Boorsma stresses that plenty of progress will continue on existing networks. But he cites the growing ecosystem of applications and solutions surrounding connected highways as one example where next-gen connectivity will shine. 

“Let’s say that you’re going to have smart vehicles talking to light poles and traffic lights,” he said. “At first, you’ll use regular road-to-vehicle and vehicles-to-vehicle communication stuff, with something like three hundred sensors within a car and perhaps 20 data streams that come from the road site to the car. But that may [increase] tenfold.”  

5G can also simplify the process of tying such multifarious solutions together. While seamlessly complementing WiFi 6 for a wide variety of city use cases. So, getting the network foundation right is critical. 

“The foundational aspect is really the network as well as the connectivity layer,” said Brenda Germundson of Cisco’s global public sector group. “Because without that connectivity, we have nothing when it comes to the smart city application. If we want to do something around smart parking or smart lighting or any of those, we always have to have that connectivity layer.” 

With 5G and WiFi 6, she added, "it's going to be easier, better, faster, and future proof."

Between the two solutions, for example, nearly every stretch of physical infrastructure in a city could be connected to the Internet of Things — from buildings, roads, and bridges to parking spaces and trash containers. 

“5G gives a broader coverage of infrastructure,” said Shaun Kirby, head of connected car product management at Cisco, “so that you don’t have to have access points every few feet down the road. WiFi 6 has its place absolutely with extremely dense devices and extreme high-bandwidth situations. 5G extends the WiFi 6 goodness to all those other areas and achieve the ubiquity.”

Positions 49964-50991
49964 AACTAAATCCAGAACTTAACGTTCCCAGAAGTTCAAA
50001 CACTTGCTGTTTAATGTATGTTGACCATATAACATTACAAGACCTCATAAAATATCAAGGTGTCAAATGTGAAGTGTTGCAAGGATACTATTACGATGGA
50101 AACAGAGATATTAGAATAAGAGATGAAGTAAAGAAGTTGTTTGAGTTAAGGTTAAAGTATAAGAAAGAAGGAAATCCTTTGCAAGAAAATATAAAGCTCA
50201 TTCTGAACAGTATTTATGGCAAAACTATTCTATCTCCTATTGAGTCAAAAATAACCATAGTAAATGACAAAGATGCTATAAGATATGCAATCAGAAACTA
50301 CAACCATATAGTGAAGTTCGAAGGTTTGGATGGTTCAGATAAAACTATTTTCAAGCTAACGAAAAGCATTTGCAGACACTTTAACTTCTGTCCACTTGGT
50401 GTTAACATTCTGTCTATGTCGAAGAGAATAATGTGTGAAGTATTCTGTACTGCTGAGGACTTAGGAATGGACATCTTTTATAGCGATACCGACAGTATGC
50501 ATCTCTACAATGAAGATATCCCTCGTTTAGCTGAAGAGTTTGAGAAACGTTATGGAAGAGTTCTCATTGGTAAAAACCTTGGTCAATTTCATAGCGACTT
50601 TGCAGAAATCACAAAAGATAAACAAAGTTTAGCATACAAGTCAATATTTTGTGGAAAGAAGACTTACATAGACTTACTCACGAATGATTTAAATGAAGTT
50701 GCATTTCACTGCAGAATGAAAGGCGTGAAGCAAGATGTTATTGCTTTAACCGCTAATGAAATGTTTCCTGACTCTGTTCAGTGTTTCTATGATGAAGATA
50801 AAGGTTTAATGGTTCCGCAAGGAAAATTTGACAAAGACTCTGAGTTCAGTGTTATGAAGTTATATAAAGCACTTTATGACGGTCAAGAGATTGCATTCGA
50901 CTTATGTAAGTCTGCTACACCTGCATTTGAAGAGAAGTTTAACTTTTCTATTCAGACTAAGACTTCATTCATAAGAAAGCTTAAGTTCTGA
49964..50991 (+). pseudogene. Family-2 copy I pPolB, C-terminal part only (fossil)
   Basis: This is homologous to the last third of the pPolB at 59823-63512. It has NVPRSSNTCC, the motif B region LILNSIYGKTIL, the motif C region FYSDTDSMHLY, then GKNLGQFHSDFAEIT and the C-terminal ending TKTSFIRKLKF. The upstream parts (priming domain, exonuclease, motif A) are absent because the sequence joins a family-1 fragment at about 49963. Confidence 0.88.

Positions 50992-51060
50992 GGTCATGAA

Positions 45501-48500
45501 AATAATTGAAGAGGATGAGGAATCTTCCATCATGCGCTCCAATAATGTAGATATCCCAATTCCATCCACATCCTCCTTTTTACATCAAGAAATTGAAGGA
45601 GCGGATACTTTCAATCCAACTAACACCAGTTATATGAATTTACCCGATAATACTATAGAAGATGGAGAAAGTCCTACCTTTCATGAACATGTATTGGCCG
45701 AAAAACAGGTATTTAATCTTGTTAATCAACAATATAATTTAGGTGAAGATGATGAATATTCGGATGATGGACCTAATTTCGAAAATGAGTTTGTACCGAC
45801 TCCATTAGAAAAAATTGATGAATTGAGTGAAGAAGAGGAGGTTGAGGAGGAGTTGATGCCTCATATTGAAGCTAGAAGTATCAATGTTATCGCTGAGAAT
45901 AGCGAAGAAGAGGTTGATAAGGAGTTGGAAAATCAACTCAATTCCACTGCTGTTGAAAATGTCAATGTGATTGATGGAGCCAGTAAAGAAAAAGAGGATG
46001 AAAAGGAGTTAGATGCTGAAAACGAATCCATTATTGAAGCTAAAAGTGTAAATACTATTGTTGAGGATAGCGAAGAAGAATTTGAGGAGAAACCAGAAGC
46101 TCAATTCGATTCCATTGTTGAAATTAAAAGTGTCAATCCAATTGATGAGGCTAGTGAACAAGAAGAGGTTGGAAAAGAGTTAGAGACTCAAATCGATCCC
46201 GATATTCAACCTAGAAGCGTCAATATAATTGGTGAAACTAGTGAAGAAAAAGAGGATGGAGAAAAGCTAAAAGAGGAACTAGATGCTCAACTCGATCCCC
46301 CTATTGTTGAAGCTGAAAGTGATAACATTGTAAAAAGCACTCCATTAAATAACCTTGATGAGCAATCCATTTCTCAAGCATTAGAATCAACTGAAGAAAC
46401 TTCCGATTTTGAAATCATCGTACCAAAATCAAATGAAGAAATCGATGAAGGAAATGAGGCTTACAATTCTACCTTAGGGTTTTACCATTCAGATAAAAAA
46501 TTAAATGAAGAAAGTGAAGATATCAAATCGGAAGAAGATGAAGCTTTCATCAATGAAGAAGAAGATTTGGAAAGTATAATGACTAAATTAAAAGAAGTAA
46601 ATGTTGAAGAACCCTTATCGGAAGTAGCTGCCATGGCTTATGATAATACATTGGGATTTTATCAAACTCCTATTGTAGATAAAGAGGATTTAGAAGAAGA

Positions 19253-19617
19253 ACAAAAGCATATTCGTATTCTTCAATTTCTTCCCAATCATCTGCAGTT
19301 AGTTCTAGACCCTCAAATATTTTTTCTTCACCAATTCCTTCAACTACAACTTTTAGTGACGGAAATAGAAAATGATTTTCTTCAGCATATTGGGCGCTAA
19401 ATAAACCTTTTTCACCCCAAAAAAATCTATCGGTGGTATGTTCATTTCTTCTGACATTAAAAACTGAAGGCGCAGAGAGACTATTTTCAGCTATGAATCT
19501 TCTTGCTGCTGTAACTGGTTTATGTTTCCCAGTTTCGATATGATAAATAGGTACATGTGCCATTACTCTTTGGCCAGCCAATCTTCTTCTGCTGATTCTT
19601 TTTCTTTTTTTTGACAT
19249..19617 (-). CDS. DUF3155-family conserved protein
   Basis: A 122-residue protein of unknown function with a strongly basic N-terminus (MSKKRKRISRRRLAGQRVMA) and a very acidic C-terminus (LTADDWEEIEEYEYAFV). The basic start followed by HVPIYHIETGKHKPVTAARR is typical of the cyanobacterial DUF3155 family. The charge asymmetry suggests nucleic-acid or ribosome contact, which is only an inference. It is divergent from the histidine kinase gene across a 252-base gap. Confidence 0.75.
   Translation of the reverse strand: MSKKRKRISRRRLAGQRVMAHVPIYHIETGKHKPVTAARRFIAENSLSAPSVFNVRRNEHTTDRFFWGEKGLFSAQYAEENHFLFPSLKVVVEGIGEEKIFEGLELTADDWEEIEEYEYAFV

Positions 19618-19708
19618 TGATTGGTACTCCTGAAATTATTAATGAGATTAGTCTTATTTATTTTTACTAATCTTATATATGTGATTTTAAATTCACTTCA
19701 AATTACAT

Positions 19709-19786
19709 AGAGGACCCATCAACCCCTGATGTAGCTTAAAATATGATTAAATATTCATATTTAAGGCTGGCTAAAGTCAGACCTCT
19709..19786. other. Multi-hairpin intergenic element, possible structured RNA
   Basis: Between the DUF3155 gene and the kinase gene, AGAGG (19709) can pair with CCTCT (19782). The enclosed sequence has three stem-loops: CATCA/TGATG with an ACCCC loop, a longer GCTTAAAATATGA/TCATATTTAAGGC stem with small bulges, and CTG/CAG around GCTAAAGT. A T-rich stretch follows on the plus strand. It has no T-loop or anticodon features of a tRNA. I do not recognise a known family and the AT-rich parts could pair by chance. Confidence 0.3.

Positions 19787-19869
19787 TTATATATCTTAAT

Connecting things — to help humans

Despite the name, the Internet of Things is all about people. In cities, the real inspiration is to make communities more liveable, breathable, and thriving — in effect, more human

“The creation of wealth, the ability to manage cities, the ability to make any place a great place, are going to be increasingly enhanced. Because of 5G, because of IoT..."  “The creation of wealth, the ability to manage cities, the ability to make any place a great place, are going to be increasingly enhanced,” said Louis Zacharilla, an author and co-founder of the Intelligent Community Forum. “Because of 5G, because of IoT, we’re going to be able to reconfigure our infrastructures so that we can do the kinds of things that we want to do as part of our daily living.”  

For citizens, that means greatly enhanced interactions with one another, with government services, and with the environment around them, especially in the kinds of public spaces in which WiFi 6 excels.

“WiFi 6 enables you to not just focus on your phone and staring down,” said Peterson, “but to interact with the environment around you. The Internet of Things is a big part of what’s going to be enabled by WiFi 6.”

Zacharilla expects 5G and WiFi 6 to drive advances in citizen participation and awareness, education, health care, security, and sustainability. Critically, these benefits will extend to the growing number of megacities in the developing world, as urban migration continues to surge and resources and infrastructures are strained to the limit. 

“The degree to which we’re going to need to have data to manage the population flows,” he added, “to know who’s in our cities, to make our cities more secure and sustainable is going to be key. Being able to use the networks to deploy quickly, to keep a neighborhood clean, to keep it safe — there’s nothing that actually restores the confidence that a place is working by being clean, by being safe.”

 

Sharing energy and staying safe